In this issue

Jonathan Tobin: Defending the Right to a Jewish State

Heather Hale: Compliment your kids without giving them big heads

Megan Shauri: 10 ways you are ruining your own happiness

Carolyn Bigda: 8 Best Dividend Stocks for 2015

Kiplinger's Personal Finance editors: 7 Things You Didn't Know About Paying Off Student Loans

Samantha Olson: The Crucial Mistake 55% Of Parents Are Making At Their Baby's Bedtime

Densie Well, Ph.D., R.D. Open your eyes to yellow vegetables

The Kosher Gourmet by Megan Gordon With its colorful cache of purples and oranges and reds, COLLARD GREEN SLAW is a marvelous mood booster --- not to mention just downright delish
April 18, 2014

Rabbi Yonason Goldson: Clarifying one of the greatest philosophical conundrums in theology

Caroline B. Glick: The disappearance of US will

Megan Wallgren: 10 things I've learned from my teenagers

Lizette Borreli: Green Tea Boosts Brain Power, May Help Treat Dementia

John Ericson: Trying hard to be 'positive' but never succeeding? Blame Your Brain

The Kosher Gourmet by Julie Rothman Almondy, flourless torta del re (Italian king's cake), has royal roots, is simple to make, . . . but devour it because it's simply delicious

April 14, 2014

Rabbi Dr Naftali Brawer: Passover frees us from the tyranny of time

Greg Crosby: Passing Over Religion

Eric Schulzke: First degree: How America really recovered from a murder epidemic

Georgia Lee: When love is not enough: Teaching your kids about the realities of adult relationships

Cameron Huddleston: Freebies for Your Lawn and Garden

Gordon Pape: How you can tell if your financial adviser is setting you up for potential ruin

Dana Dovey: Up to 500,000 people die each year from hepatitis C-related liver disease. New Treatment Has Over 90% Success Rate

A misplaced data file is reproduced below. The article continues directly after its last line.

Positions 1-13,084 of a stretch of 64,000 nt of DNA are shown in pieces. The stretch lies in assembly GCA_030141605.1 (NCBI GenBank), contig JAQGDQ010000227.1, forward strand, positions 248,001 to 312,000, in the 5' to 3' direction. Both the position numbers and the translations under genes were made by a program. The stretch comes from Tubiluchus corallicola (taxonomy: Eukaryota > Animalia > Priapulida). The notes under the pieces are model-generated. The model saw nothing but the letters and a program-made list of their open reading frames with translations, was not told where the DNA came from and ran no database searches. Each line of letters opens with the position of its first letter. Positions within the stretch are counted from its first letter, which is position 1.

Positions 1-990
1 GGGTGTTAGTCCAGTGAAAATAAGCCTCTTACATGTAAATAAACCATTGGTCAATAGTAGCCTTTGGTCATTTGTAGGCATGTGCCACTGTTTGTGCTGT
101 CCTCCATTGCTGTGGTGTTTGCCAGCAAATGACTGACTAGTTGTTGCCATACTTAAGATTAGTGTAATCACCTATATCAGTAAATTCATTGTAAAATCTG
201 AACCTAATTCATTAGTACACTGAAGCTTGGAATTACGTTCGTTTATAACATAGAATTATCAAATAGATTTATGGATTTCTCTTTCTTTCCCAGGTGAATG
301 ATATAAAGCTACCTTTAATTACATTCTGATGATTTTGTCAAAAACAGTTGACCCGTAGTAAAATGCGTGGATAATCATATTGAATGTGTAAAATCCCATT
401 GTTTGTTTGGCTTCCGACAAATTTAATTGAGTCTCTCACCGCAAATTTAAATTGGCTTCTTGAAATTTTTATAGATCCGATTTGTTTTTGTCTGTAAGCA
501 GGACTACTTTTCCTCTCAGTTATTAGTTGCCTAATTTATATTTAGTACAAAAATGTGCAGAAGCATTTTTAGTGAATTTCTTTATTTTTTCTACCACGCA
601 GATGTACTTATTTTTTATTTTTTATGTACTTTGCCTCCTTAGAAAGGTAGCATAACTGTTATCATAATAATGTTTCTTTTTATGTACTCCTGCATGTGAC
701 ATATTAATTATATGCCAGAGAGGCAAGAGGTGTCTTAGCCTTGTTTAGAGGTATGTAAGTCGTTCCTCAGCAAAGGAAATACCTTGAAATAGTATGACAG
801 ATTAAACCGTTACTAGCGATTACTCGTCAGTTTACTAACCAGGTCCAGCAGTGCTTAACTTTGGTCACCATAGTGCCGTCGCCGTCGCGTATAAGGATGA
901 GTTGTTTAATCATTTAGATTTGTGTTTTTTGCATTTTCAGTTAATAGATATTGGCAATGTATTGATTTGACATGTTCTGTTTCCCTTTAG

Justin Caba: Eating Watermelon Can Help Control High Blood Pressure

The Kosher Gourmet by Joshua E. London and Lou Marmon Don't dare pass over these Pesach picks for Manischewitz!

April 11, 2014

Rabbi Hillel Goldberg: Silence is much more than golden

Caroline B. Glick: Forgetting freedom at Passover

Susan Swann: How to value a child for who he is, not just what he does

Cameron Huddleston: 7 Financial Tasks You Should Tackle Right Now

Sandra Block and Lisa Gerstner: How to Profit From Your Passion

Susan Scutti: A Simple Blood Test Might Soon Diagnose Cancer

Chris Weller: Have A Slow Metabolism? Let Science Speed It Up For You

The Kosher Gourmet by Diane Rossen Worthington Whitefish Terrine: A French take on gefilte fish

April 9, 2014

Jonathan Tobin: Why Did Kerry Lie About Israeli Blame?

Samuel G. Freedman: A resolution 70 years later for a father's unsettling legacy of ashes from Dachau

Jessica Ivins: A resolution 70 years later for a father's unsettling legacy of ashes from Dachau

Kim Giles: Asking for help is not weakness

Kathy Kristof and Barbara Hoch Marcus: 7 Great Growth Israeli Stocks

Matthew Mientka: How Beans, Peas, And Chickpeas Cleanse Bad Cholesterol and Lowers Risk of Heart Disease

Sabrina Bachai: 5 At-Home Treatments For Headaches

The Kosher Gourmet by Daniel Neman Have yourself a matzo ball: The secrets bubby never told you and recipes she could have never imagined